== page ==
operating control residing in the parent corporation.


Foreign equity market

That portion of the domestic equity market that represents issues floated by foreign companies.


Foreign market

Part of a nation's internal market, representing the mechanisms for issuing and trading
securities of entities domiciled outside that nation. Compare external market and domestic market.


Foreign market beta

A measure of foreign market risk that is derived from the capital asset pricing model.


Forward market

A market in which participants agree to trade some commodity, security, or foreign
exchange at a fixed price for future delivery.


Fourth market

Direct trading in exchange-listed securities between investors without the use of a broker.


Future investment opportunities

The options to identify additional, more valuable investment opportunities
in the future that result from a current opportunity or operation.


Futures market

A market in which contracts for future delivery of a commodity or a security are bought or sold.


Government National Mortgage Association (Ginnie Mae)

A wholly owned U.S. government corporation
within the Department of Housing & Urban Development. Ginnie Mae guarantees the timely payment of
principal and interest on securities issued by approved servicers that are collateralized by FHA-issued, VAguaranteed,
or Farmers Home Administration (FmHA)-guaranteed mortgages.


Gray market

Purchases and sales of eurobonds that occur before the issue price is finally set.


Gross national product (GNP)

Measures and economy's total income. It is equal to GDP plus the income
abroad accruing to domestic residents minus income generated in domestic market accruing to non-residents.


Guaranteed investment contract (GIC)

A pure investment product in which a life company agrees, for a
single premium, to pay the principal amount of a predetermined annual crediting (interest) rate over the life of
the investment, all of which is paid at the maturity date.


Hard capital rationing

capital rationing that under no circumstances can be violated.


Human capital

The unique capabilities and expertise of individuals.


Index and Option Market (IOM)

A division of the CME established in 1982 for trading stock index
products and options. Related: Chicago Mercantile Exchange (CME).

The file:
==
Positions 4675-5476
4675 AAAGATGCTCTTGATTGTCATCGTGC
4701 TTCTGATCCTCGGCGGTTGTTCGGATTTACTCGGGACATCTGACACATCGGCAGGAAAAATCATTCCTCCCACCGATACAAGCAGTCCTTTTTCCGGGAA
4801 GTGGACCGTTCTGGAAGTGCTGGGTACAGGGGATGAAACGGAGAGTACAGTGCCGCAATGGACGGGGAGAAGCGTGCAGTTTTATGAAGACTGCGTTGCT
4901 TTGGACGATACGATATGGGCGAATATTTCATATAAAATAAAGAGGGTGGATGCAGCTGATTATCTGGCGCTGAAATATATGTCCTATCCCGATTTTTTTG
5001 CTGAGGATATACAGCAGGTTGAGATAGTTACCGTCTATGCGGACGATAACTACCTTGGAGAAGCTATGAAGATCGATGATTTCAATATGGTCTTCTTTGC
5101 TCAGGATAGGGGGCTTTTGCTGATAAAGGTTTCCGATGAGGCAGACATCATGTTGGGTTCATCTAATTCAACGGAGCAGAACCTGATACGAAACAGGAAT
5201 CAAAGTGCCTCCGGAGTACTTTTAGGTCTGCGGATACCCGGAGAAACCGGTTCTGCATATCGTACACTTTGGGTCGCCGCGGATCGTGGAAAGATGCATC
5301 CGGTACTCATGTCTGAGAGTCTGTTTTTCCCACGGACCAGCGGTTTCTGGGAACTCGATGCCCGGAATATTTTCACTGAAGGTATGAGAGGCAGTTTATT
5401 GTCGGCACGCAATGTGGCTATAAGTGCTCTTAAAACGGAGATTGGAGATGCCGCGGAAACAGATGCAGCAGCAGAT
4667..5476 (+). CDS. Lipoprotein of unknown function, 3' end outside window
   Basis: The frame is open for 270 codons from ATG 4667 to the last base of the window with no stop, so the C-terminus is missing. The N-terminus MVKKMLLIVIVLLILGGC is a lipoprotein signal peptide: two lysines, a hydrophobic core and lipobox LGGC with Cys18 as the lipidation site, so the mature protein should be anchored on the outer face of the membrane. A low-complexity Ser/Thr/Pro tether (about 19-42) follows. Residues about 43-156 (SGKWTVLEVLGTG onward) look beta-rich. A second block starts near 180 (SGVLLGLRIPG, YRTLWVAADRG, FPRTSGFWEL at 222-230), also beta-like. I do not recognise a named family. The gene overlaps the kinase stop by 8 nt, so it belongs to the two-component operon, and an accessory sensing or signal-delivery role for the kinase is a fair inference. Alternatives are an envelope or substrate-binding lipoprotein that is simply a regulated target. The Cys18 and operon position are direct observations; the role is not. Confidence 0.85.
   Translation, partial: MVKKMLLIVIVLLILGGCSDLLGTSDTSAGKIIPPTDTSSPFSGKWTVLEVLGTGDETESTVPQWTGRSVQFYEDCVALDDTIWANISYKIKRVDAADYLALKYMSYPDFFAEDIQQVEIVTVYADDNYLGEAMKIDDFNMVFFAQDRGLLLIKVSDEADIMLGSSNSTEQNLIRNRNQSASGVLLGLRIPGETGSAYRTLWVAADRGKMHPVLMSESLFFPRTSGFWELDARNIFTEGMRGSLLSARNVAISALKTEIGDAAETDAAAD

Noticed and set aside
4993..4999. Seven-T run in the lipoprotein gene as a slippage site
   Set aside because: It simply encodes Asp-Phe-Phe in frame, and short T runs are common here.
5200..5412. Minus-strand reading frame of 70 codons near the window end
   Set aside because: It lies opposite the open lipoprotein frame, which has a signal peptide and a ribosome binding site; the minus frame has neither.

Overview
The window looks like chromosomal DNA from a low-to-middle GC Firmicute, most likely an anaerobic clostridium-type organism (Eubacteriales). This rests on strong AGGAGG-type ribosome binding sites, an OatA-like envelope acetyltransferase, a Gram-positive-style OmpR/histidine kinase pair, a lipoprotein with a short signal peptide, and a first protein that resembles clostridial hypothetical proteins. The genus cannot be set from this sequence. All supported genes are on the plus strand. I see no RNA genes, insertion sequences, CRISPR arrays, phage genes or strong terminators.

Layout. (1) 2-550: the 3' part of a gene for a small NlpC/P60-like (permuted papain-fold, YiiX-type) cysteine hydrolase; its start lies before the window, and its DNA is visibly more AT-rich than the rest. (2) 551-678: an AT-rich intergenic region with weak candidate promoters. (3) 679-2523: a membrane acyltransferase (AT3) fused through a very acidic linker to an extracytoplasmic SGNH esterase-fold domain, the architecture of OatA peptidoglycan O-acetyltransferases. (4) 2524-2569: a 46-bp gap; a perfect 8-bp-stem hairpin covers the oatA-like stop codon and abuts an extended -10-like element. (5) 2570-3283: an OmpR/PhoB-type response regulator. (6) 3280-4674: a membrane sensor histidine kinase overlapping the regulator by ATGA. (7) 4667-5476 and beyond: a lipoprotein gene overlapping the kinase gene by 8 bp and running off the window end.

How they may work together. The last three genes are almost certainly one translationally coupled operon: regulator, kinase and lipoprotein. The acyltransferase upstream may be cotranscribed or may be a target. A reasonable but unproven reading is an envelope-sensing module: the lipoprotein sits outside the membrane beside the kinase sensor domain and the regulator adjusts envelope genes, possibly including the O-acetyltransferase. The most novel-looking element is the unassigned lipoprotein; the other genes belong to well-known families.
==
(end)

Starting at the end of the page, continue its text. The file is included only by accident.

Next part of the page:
Intermarket sector

spread The spread between the interest rate offered in two sectors of the bond market for
issues of the same maturity.


Intermarket spread swaps

An exchange of one bond for another based on the manager's projection of a
realignment of spreads between sectors of the bond market.


Internal market

The mechanisms for issuing and trading securities within a nation, including its domestic
market and foreign market.
Compare: external market.


Internally efficient market

Operationally efficient market.


International Bank for Reconstruction and Development - IBRD or World Bank

International Bank for Reconstruction and Development makes loans at nearly conventional terms to countries for projects of high
economic priority.


International Banking Facility (IBF)

International Banking Facility. A branch that an American bank
establishes in the United States to do Eurocurrency business.


International bonds

A collective term that refers to global bonds, Eurobonds, and foreign bonds.


International Depository Receipt (IDR)

A receipt issued by a bank as evidence of ownership of one or more
shares of the underlying stock of a foreign corporation that the bank holds in trust. The advantage of the IDR
structure is that the corporation does not have to comply with all the regulatory issuing requirements of the
foreign country where the stock is to be traded. The U.S. version of the IDR is the American Depository
Receipt (ADR).


International diversification

The attempt to reduce risk by investing in the more than one nation. By
diversifying across nations whose economic cycles are not perfectly correlated, investors can typically reduce
the variability of their returns.


International finance subsidiary

A subsidiary incorporated in the U.S., usually in Delaware, whose sole
purpose was to issue debentures overseas and invest the proceeds in foreign operations, with the interest paid
to foreign bondholders not subject to U.S. withholding tax. The elimination of the corporate withholding tax
has ended the need for this type of subsidiary.


International Fisher effect

States that the interest rate differential between two countries should be an
unbiased predictor of the future change in the spot rate.


International fund

A mutual fund that can invest only outside the United States.


International market

Related: See external market.


International Monetary Fund

An organization founded in 1944 to oversee exchange arrangements of
member countries and to lend foreign currency reserves to members with short-term balance of payment
problems.


International Monetary Market (IMM)

A division of the CME established in 1972 for trading financial
futures. Related: Chicago Mercantile Exchange (CME).


Intramarket sector spread

The spread between two issues of the same maturity within a market sector. For
instance, the difference in interest rates offered for five-year industrial corporate bonds and five-year utility
corporate bonds.


Inverted market

A futures market in which the nearer months are selling at price premiums to the more
distant months. Related: premium.


Investment analysts

Related: financial analysts